I’m bored and overwhelmed and anxious about the thesis at the moment, which means I have managed to do little to no work, despite choosing to spend the weekend with my parents (for the third time in the last six weeks). It’s frustrating, and the anxiety manifests in this weird fragile sadness that has me lying in bed panic eating biscuits, listening to Harry Potter on audiobook and Sinead O’Connor.
Which would be perfectly reasonable if my heart was broken. But is a bit odd if I just don’t want to do my essay…
A room of one’s own… my study space for the weekend. Time to knuckle down etc etc.
Hugh Kenner in his Preface to the Morningside Edition of Dublin’s Joyce summarises the consensus on Joyce in the 1950s thus:
—Dubliners: little sketches, mostly, that trailed off at the end.
(But “The Dead” did merit attention)
—A Portrait: his best book, almost inarticulate in its blazing sincerity.
—Ulysses: awkward, complicated, often indecent, structured by a dubious and mechanical parallel with Homer. You really needed a crib to get anything out of it.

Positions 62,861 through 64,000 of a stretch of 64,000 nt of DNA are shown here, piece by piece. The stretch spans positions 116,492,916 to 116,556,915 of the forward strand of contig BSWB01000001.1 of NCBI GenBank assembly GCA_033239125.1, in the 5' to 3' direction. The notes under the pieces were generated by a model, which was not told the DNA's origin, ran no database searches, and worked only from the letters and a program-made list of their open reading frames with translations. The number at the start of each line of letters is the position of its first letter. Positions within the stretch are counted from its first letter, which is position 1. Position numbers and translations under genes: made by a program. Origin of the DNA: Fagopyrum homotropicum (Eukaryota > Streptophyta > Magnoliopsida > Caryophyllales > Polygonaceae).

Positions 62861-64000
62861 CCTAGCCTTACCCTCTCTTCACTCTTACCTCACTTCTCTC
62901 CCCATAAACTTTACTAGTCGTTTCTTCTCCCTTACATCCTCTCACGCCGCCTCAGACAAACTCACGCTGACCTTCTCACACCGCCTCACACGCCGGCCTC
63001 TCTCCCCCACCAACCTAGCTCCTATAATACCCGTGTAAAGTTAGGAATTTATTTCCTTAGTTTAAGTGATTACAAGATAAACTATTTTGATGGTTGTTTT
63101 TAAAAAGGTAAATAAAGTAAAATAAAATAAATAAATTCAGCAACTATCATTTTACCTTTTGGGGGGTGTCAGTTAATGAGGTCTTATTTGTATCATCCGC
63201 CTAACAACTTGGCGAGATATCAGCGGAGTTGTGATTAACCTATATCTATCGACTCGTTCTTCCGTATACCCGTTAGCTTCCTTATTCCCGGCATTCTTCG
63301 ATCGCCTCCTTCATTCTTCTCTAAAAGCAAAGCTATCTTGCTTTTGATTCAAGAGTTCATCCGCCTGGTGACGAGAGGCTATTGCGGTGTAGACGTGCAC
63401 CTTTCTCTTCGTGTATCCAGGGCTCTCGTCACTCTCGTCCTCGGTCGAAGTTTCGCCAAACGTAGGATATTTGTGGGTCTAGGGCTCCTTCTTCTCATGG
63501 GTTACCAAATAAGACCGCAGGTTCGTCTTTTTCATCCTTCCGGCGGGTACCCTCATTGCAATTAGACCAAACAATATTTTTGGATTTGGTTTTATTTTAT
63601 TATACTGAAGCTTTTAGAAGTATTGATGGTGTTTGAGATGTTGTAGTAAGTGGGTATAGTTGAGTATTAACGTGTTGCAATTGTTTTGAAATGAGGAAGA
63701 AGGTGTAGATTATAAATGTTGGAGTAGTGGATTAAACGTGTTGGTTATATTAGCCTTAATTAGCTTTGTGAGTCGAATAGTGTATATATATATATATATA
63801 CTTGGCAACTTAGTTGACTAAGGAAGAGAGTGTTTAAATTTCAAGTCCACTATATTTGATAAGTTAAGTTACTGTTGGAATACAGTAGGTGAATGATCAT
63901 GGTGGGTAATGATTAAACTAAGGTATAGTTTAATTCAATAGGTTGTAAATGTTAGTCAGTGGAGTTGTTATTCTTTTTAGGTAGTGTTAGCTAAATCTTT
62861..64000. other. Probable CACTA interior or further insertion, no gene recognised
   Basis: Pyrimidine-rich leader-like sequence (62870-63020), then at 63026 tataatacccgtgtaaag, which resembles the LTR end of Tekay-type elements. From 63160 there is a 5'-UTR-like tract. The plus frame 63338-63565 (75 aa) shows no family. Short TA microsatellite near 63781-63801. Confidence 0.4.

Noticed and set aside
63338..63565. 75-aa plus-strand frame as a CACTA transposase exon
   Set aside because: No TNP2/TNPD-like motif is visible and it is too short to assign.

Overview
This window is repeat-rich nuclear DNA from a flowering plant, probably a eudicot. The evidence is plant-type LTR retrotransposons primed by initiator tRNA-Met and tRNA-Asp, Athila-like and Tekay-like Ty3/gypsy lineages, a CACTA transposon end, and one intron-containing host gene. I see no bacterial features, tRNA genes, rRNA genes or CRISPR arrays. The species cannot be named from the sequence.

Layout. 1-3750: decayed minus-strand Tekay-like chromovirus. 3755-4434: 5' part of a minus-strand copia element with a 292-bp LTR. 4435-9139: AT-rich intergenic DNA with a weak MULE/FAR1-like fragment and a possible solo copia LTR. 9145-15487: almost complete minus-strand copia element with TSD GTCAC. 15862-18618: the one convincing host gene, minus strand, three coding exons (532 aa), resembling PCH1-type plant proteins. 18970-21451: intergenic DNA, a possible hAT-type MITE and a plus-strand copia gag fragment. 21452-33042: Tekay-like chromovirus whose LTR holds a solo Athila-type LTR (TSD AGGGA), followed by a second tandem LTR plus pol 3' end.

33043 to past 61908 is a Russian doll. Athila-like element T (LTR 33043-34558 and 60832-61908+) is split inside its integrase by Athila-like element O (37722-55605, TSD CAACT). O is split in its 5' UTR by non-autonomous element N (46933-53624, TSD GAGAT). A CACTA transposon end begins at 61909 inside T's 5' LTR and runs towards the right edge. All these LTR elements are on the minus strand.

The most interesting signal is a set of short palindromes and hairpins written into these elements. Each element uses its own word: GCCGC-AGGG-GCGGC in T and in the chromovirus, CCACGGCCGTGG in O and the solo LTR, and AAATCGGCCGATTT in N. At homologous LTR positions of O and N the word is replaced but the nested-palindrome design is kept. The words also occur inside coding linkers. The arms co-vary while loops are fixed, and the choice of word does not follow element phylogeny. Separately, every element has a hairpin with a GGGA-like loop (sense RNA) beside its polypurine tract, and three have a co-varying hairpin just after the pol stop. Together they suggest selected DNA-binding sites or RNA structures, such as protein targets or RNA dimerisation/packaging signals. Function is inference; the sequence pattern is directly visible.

—Finnegan’s Wake: the doodles by which a disappointed blind man mesmerized a circle of admirers.
In Joyce, Derrida, Lacan, and the trauma of history Christine van Boheemen recounts the following story:
“In 1915, on the eve of publication of Joyce’s Portrait and of de Saussure’s lectures which have become identified with the beginning of poststructuralism, Edmond Laforest, a prominent member of the Haitian literary movement La Ronde with a fine instinct for symbolic gesture, positioned himself on the highest point of a prominent bridge. There he tied a volume of the heavy Larousse dictionary around his neck, and jumped to his death.”
It’s a pretty incredible story, and I’m surprised I haven’t heard it before in my studies. Indeed if you go on the English-language Wikipedia page for Laforest, the article is just a stub. The French page is not much better. I guess there’s not a huge amount of time spent on Haitian artists in western literary studies. Which just makes his “gesture” all the more tragic.
Today’s study is supported by Ratatat.